Spaulding Hospital Cambridge is a 180-bed, long-term acute care specialty hospital located in Cambridge, Massachusetts. The pharmacy department is staffed with 14.5 FTEs and employs a centralized pharmacist order entry model. While the pharmacy is not open 24 hours, it operates onsite seven days a week. During pharmacy after hours, our services are covered by a remote pharmacy order entry service.
Moving to Decentralized Medication Distribution
In order to support our growing network of patients and the concomitant increase in medication distribution, it became apparent a new system was necessary to streamline nursing and pharmacy workflow while maintaining secure medication management. To accomplish this, a group representing pharmacy, nursing, physicians, and senior management chose to move to a decentralized model for medication distribution in September 2010. However, while doing so, we quickly realized that medication labeling would present a challenge as our nurses were used to receiving patient-specific labels from the pharmacy, and in the cartless environment we envisioned with the implementation of automated dispensing cabinets (ADCs), the nurses would not receive medication labels in the same manner, which would force them to handwrite the labels themselves. We viewed this as presenting a clear risk to patient safety.
In the summer of 2011, as we moved from a hybrid system to a fully decentralized medication distribution model, we chose to implement Omnicell’s OmniRx G4 ADCs to help bring efficient management to the dispensing of medications throughout the hospital. We also chose to customize our G4 cabinets with specific software and hardware upgrades, including Omnicell’s integrated medication label printers. The printers, which are embedded in each ADC, allow the nursing staff to print individual, patient-specific labels for medications accessed and removed from the cabinet. In addition, we chose to include the Anywhere RN remote medication management software package. This system allows nurses to remotely access and select medication orders for the ADCs, thus reducing wait times at the cabinets. Lastly, we chose to implement the SinglePointe software package as well, which enables patient-specific and patient-supplied medications to be stored in and tracked by the ADC.
Implementation and Training
During the implementation and training process, it was important for us to ensure that all staff involved in medication distribution and administration, including the nursing, respiratory, and pharmacy departments, understood and felt comfortable using the G4 system. Omnicell provided a template of patient information, and we simply selected what we wanted to display and in what order. Omnicell representatives also came on-site for the initial product installation and offered support for any troubleshooting issues we encountered.
In general, our nurses responded favorably to the system and quickly adopted the medication label printer, finding it easy to use and effective in automatically printing clear, patient-specific labels. In a typical scenario, a nurse will select a patient either directly on the ADC or via AnywhereRN, select the product from the patient’s profile, and the appropriate drawer will open and illuminate. After removing the medication, a pop-up will appear on the screen directing the nurse to scan the product’s bar code—either a manufacturer’s bar code or one generated in the central pharmacy—to confirm it is the correct product for that patient. This then triggers the printer to print the appropriate, patient-specific label, which includes the patient’s ID number, name and date of birth, the dose, the medication order ID, who printed the label, and the date and time of printing. We have trained and reinforced that nurses must apply the printed label immediately to the product they have just removed. While this is an extra step, it adds a significant safety check and also supports compliance with the NPSG—03.04.01—regarding labeling medications that are issued but not immediately administered.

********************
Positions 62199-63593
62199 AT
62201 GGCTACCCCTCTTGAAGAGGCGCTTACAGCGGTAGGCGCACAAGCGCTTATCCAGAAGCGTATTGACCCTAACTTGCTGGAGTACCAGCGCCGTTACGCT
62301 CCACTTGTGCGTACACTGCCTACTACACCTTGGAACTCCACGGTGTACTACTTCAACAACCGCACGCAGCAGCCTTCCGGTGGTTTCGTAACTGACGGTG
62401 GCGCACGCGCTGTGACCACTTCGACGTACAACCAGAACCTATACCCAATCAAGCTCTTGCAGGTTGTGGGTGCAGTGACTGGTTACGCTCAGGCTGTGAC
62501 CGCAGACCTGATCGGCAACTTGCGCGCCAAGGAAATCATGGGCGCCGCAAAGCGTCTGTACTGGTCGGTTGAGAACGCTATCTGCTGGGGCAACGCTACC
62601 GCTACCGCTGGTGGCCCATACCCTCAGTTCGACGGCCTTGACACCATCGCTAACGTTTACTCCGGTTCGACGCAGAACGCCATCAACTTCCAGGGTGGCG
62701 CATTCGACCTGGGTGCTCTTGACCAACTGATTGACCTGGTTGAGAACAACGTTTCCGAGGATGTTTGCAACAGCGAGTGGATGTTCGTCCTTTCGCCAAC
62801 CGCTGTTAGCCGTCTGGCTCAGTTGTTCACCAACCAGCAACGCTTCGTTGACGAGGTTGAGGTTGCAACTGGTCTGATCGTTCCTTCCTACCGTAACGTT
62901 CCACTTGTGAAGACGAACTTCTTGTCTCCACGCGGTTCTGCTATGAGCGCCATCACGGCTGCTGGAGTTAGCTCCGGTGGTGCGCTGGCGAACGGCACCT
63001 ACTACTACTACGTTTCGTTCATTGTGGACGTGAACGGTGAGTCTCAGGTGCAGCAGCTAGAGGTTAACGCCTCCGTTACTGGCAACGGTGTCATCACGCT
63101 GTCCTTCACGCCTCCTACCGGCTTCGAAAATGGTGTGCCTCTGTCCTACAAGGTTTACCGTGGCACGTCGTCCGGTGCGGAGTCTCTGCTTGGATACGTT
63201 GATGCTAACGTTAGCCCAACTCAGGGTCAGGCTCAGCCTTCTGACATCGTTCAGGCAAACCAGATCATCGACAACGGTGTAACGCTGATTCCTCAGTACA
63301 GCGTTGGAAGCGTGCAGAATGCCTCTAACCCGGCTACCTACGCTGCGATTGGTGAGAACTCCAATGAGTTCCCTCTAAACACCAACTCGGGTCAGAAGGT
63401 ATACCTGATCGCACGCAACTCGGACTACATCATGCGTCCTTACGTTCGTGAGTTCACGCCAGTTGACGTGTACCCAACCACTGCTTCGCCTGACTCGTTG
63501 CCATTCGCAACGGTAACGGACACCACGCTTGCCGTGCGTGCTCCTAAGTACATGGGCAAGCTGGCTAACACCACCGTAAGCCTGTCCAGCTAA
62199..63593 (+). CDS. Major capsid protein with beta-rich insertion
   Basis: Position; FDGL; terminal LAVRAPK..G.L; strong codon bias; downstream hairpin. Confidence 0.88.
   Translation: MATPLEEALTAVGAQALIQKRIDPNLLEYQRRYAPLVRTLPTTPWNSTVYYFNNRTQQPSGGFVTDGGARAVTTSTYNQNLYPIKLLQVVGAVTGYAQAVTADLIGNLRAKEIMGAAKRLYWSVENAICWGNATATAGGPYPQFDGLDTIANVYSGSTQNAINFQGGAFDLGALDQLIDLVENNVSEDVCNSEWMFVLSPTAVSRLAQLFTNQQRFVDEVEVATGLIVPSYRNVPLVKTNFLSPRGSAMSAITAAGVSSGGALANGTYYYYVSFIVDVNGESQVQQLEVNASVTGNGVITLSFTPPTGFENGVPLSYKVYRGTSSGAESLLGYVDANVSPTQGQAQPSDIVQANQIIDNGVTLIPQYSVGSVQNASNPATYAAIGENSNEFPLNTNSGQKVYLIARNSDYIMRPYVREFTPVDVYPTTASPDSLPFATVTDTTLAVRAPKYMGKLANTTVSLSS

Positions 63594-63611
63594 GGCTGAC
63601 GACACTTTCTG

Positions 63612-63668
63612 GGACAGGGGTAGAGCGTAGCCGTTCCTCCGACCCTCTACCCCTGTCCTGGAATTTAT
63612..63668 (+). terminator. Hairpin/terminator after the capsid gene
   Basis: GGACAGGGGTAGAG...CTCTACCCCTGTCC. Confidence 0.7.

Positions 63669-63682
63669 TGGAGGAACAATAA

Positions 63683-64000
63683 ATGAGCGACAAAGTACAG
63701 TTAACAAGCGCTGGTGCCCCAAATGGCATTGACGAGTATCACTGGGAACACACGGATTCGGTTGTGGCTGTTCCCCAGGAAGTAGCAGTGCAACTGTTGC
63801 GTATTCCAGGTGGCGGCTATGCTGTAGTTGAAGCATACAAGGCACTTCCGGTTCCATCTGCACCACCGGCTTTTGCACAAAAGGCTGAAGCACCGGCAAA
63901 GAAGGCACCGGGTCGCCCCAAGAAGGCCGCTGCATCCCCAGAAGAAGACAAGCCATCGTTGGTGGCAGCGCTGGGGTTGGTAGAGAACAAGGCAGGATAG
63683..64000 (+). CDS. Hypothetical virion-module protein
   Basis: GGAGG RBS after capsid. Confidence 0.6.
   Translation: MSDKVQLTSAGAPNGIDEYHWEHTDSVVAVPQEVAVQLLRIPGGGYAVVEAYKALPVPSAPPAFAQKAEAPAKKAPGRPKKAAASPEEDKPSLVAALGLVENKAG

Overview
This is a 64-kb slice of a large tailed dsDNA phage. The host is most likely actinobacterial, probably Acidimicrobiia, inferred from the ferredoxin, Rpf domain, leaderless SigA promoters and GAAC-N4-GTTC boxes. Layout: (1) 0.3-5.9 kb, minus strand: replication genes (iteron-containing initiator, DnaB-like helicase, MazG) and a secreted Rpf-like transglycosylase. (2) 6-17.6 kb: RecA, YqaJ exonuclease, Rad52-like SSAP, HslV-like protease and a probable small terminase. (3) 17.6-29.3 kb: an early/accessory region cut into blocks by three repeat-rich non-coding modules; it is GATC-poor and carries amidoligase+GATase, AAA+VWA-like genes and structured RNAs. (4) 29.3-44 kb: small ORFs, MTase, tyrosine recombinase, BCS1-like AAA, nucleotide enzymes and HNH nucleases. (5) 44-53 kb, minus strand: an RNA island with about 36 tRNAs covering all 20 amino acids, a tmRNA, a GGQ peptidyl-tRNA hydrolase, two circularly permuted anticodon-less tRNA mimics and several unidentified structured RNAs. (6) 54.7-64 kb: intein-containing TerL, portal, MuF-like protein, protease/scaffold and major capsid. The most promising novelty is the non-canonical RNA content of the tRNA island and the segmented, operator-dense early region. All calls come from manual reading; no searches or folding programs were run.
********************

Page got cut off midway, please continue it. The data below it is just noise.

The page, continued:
Process Improvements and Benefits
From the pharmacy’s perspective, the addition of medication label printers to the ADCs addresses not only our safety concerns with a cartless model, but also gives us the ability to supply more medications to the floor without worrying about the added time required to label each medication with patient-specific information in the pharmacy before sending them to the ADCs. This gives us the confidence to store medications, such as antibiotics that need patient-specific labels, in the cabinets because we know we can rely on the printer interface to produce the correct labels each time. In turn, the nurses no longer have to wait for the pharmacy to print out patient-specific labels and send them to the hospital floor.
Choosing to implement a sophisticated automated dispensing system in our hospital has helped us reach our goal of creating a fully decentralized model for medication distribution. Overall, this process brings medications closer to our patients and frees up pharmacy staff time in filling medication orders. We now handle the medication filling and checking on the front end, and placement of the medications in ADCs provides nursing with the convenient access they prefer.
Joseph F. Sacco, RPh, is the director of pharmacy services at Spaulding Hospital Cambridge in Cambridge, Massachusetts. Joe graduated from the Massachusetts College of Pharmacy in 1977 and serves as a student preceptor for the Massachusetts College of Pharmacy in institutional pharmacy practice and for the co-op program at the Northeastern University Bouvé College of Health Sciences’ School of Pharmacy.
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